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Wilburn: Leafy greens pack in nutrients
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Tips for healthier salads

  • Baby greens tend to be more tender, nutritious and milder in flavor than mature greens.
  • Use less dressing to enjoy the flavor of the salad greens. Choose fat-free dressings for an even healthier choice.
  • Avoid storing lettuce with apples, pears or bananas. These fruits release ethylene gas, a natural ripening agent, that will cause the lettuce to develop brown spots and decay quickly. Toss lettuce that looks slimy or has black spots. The slime is the residue of bacterial decomposition and the black spots are usually mold.

Green leaves are nutrient rich because they contain the light-catching, energy-converting machinery of plants.

Salad greens contain Vitamin A, Vitamin C, beta-carotene, calcium, folate, fiber and phytonutrients. Leafy vegetables are a good choice for a healthy diet because they do not contain cholesterol and are naturally low in calories and sodium.

Many of the health benefits that leafy greens provide come from phytonutrients, unique compounds that provide protection for plants. These compounds are becoming recognized as part of a nutritious diet that promotes long-term health. Phytonutrients can act as antioxidants, which help to prevent chronic diseases like cancer and heart disease.

Lettuce, the most commonly consumed leafy vegetable, provides about seven calories per 1 cup serving. When it comes to satisfying your appetite, it helps to eat foods high in volume but low in calories like lettuce.

Types of lettuce

Many types of lettuce are available in the grocery store and may be purchased by the head or as prepackaged salad greens. Different types have slightly different flavors. Some have a mild flavor and crisp texture; others have a slightly bitter or tangy flavor that adds a nice bite to mixed salads.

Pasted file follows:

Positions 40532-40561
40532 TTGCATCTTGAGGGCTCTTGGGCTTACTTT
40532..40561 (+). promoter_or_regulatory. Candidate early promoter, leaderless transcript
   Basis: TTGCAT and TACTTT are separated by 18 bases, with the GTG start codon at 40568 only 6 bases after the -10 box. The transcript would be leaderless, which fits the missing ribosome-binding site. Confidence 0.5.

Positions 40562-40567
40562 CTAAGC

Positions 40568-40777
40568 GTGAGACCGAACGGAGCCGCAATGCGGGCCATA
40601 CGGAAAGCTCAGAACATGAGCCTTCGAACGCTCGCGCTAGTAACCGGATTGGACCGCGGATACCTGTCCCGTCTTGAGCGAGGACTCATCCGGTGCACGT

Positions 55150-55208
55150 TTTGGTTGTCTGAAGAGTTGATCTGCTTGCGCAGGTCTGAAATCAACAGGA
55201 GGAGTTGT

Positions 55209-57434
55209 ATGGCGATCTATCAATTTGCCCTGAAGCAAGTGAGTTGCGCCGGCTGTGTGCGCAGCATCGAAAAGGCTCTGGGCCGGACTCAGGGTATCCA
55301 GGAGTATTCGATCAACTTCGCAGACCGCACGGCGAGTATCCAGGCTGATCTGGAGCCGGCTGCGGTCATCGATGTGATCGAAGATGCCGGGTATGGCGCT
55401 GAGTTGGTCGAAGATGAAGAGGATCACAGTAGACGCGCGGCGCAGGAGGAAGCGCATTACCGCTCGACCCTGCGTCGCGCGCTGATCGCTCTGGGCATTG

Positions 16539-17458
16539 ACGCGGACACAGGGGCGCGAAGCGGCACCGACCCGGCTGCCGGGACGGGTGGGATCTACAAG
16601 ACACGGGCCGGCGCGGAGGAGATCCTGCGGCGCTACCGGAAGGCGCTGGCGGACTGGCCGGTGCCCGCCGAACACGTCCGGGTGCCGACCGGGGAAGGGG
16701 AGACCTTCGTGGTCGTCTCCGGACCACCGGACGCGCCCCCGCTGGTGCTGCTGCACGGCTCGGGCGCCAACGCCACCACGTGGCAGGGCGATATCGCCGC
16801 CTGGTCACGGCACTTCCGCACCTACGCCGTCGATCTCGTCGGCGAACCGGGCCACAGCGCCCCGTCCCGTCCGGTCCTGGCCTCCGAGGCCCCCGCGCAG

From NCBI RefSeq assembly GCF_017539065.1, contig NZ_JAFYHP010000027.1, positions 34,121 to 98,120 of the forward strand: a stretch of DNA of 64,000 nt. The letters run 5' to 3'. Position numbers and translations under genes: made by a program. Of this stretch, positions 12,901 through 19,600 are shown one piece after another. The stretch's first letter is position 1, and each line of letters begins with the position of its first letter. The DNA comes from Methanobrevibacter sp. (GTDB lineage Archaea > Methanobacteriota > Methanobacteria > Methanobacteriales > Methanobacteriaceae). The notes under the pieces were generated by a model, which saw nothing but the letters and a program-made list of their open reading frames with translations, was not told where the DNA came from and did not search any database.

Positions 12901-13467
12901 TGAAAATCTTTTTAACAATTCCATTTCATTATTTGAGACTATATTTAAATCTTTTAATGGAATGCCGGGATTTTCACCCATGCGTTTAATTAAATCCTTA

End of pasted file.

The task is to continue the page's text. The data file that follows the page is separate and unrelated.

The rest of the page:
Next time you are shopping, be adventurous and try a variety of flavors, colors and textures. Have you tried green leaf, red leaf, Romaine, French Batavia, arugula, Bok Choy, Belgian or curly endive, dandelion greens, escarole, lambs lettuce, mesclun, oriental greens, radicchio, spinach or watercress?

There are endless choices besides the common iceberg lettuce.

Safe handling and storage

When shopping, pack fresh salad greens in plastic bags so they are kept separate from other groceries, especially raw meats and poultry. Refrigerate salad greens at 35 to 40 F within two hours of purchasing. Store in a plastic bag or lettuce keeper.

Always wash hands before preparing salads and make sure you are working with a clean cutting board. Wash lettuce just before using by running cold water over leaves. Leaves can be difficult to clean so immersing the leaves in a bowl of cold water for a few minutes helps loosen sand and dirt. Follow this by a clean water rinse.

After washing, blot dry with paper towels or use a salad spinner to remove excess moisture. Tear lettuce leaves into pieces. If practical, do not slice lettuce leaves; cut leaves release an ascorbic acid oxidase, which destroys vitamin C. Cut edges also discolor quickly.

Because lettuce and other salad greens are very perishable, they should be used within one week after purchase.

Bagged salads can be convenient but added processing steps like cutting and mixing can increase the likelihood of contamination with microorganisms. To reduce the risk of foodborne illness with bagged salads, keep them refrigerated at 35 to 40 F, observe "Use By" dates marked on the package and rinse well before eating, removing any damaged or spoiled leaves.

Adapted from Colorado State University

Debbie Wilburn is county extension agent in family and consumer science with the Hall County Extension. Contact: 770-535-8290.